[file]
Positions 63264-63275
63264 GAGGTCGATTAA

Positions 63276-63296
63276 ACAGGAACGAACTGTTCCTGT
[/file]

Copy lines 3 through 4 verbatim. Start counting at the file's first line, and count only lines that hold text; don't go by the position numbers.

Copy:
Positions 63276-63296
63276 ACAGGAACGAACTGTTCCTGT